Just at that moment the lions began to roar louder than ever.
"Well, to save my life," cried poor All-fair, "I will agree to marry you."
"I wouldn't have you now," said the dwarf, with an air of disdain.
"Oh, please do," begged All-fair, "or I shall be torn to pieces by the lions!"
"I'll marry you out of charity then," said the Yellow Dwarf. "But don't suppose that I really want a vain creature like you."
At that instant the Princess found herself growing very drowsy, and the next minute she was back again at the palace, and on her finger was a ring made of a single red hair, which she could not take off.
After that All-fair grew sad, for she feared that the Yellow Dwarf might claim her.
Of course nobody knew the cause of her sadness, and they all wondered what it could be.
So the Queen's ministers held a cabinet meeting, and they agreed to ask the Princess once more if she would marry, for they thought the excitement of choosing her wedding gown would rouse her from her gloom.
To the great surprise of them all, All-fair said she was quite willing to do as they wished. So the King of the Golden Mines had his reward for waiting so long, for the Princess chose him as her husband. He was very rich and powerful, and so gallant, that All-fair thought when once she was his wife she need fear the Yellow Dwarf no more.
The wedding day arrived at last, and as the guests were on their way to the church they saw a big box moving toward them, and on the top sat a very ugly old woman.
"Stop!" she cried, with a dreadful frown. "Do you remember the promise you made to my friend, the Yellow Dwarf? I am the Desert Fairy, and if All-fair does not marry the dwarf she will taste my wrath, you will find."
This speech made the brave King of the Golden Mines so angry that he drew his sword, and shouted loudly:
"Begone, or I will take your evil life!"
As soon as he uttered these words, off flew the top of the box, and out came the Yellow Dwarf seated upon a big, black Spanish cat.
"Not so fast!" cried the Yellow Dwarf. "I am your rival, so do not vent your wrath upon the Desert Fairy. I claim the Princess for my bride, and in token of her promise to me, on her finger you will find a ring made of a single red hair."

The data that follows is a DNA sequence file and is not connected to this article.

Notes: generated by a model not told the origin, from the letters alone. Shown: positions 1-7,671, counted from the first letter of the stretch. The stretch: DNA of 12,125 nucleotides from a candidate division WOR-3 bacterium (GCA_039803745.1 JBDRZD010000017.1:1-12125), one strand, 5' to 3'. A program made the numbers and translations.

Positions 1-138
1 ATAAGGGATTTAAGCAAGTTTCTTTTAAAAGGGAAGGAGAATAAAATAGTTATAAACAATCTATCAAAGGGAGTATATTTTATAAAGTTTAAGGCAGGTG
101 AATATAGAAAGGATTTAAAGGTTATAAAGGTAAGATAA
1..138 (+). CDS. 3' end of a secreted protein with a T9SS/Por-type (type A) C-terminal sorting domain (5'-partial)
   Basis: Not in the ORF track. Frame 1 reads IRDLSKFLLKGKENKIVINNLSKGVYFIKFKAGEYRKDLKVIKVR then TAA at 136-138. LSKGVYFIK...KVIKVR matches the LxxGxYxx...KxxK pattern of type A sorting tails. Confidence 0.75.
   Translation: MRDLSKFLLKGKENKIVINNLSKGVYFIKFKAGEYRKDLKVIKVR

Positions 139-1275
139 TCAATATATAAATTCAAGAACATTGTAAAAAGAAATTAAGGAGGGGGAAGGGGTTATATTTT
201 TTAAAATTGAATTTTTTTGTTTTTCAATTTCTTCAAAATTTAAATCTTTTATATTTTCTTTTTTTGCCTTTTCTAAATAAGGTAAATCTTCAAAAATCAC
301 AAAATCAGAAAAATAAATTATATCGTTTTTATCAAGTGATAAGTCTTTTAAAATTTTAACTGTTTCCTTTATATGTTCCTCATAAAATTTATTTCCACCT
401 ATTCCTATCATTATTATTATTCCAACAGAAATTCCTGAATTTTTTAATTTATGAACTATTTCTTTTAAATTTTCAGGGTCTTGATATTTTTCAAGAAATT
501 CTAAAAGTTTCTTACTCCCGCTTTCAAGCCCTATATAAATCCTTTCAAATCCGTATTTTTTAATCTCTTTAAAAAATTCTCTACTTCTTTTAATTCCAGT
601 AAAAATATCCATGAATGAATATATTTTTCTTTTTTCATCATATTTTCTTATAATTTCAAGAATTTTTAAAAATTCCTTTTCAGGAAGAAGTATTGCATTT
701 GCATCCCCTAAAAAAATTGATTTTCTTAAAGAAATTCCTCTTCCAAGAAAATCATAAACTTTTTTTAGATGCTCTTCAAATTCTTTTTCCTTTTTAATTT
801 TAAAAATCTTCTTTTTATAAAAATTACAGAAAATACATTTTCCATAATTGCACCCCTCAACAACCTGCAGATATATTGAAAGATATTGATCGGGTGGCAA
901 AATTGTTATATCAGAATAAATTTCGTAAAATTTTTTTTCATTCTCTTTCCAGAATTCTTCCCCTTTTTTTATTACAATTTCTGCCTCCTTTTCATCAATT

"It is false!" cried the King of the Golden Mines, and he made a dash, sword in hand, for the Yellow Dwarf.
But quick as thought the dwarf drew his sword also, and he rode forward on his Spanish cat.
Well, they fought long and fiercely, but the King was not able to overcome the dwarf because he was protected by two enormous giants, who stood one on each side of him.
Suddenly the Desert Fairy stepped forward, and on her head was a wreath of big, curling snakes. Raising her lance, she struck the Princess such a blow that All-fair sank fainting into her mother's arms.
"Revenge!" shouted the King of the Golden Mines, and he rushed to the aid of his love, as a brave man would, of course.
But, alas! he was too late, for the dwarf had torn her from her mother's arms, lifted her on to his Spanish cat, and the next minute they were flying through the air beyond his reach.
The poor King was so surprised that all he could do was to gaze up toward the clouds and wonder what would happen next. Suddenly a mist gathered before his eyes, and he felt himself being carried up into the air also.
Now you must know that the ugly old Desert Fairy had fallen madly in love with the King of the Golden Mines, and she had made up her mind that he should never marry All-fair; so she carried him off to secure him for herself.
Up into the air they went until they reached a gloomy cave. Then the fairy set him down, and restored his sight by means of her magic arts.
"He is sure to fall in love with me," she cried to herself, "now that All-fair is safely out of the way!"
But it was not a bit of use, for she was so ugly that the King only looked the other way the whole time, and this made her very angry indeed.
So the fairy tried another plan. She took the form of a beautiful maiden, and placed the King in a splendid chariot, drawn by two snow-white swans.
Then she, too, stepped in, and together they sailed away through the air.
"He'll never resist my charms this time," she said to herself. But she found out her mistake very soon, I can tell you. You see, although the fairy could change her form at will, her feet always remained the same, and the King caught sight of two ugly webbed feet, that looked as if they belonged to a griffin; so he was not deceived at all, and knew her to be the Desert Fairy, in spite of the disguise.
On and on they went, and once the King chanced to look downward. There he saw a castle built of bright polished steel, and on the balcony stood All-fair weeping very bitterly.
All-fair chanced to look upward, and she spied the chariot drawn by the snow-white swans. Although it passed along very quickly, she could see the King seated inside with a lovely maiden, and as she did not know it was the Desert Fairy, she felt very jealous indeed.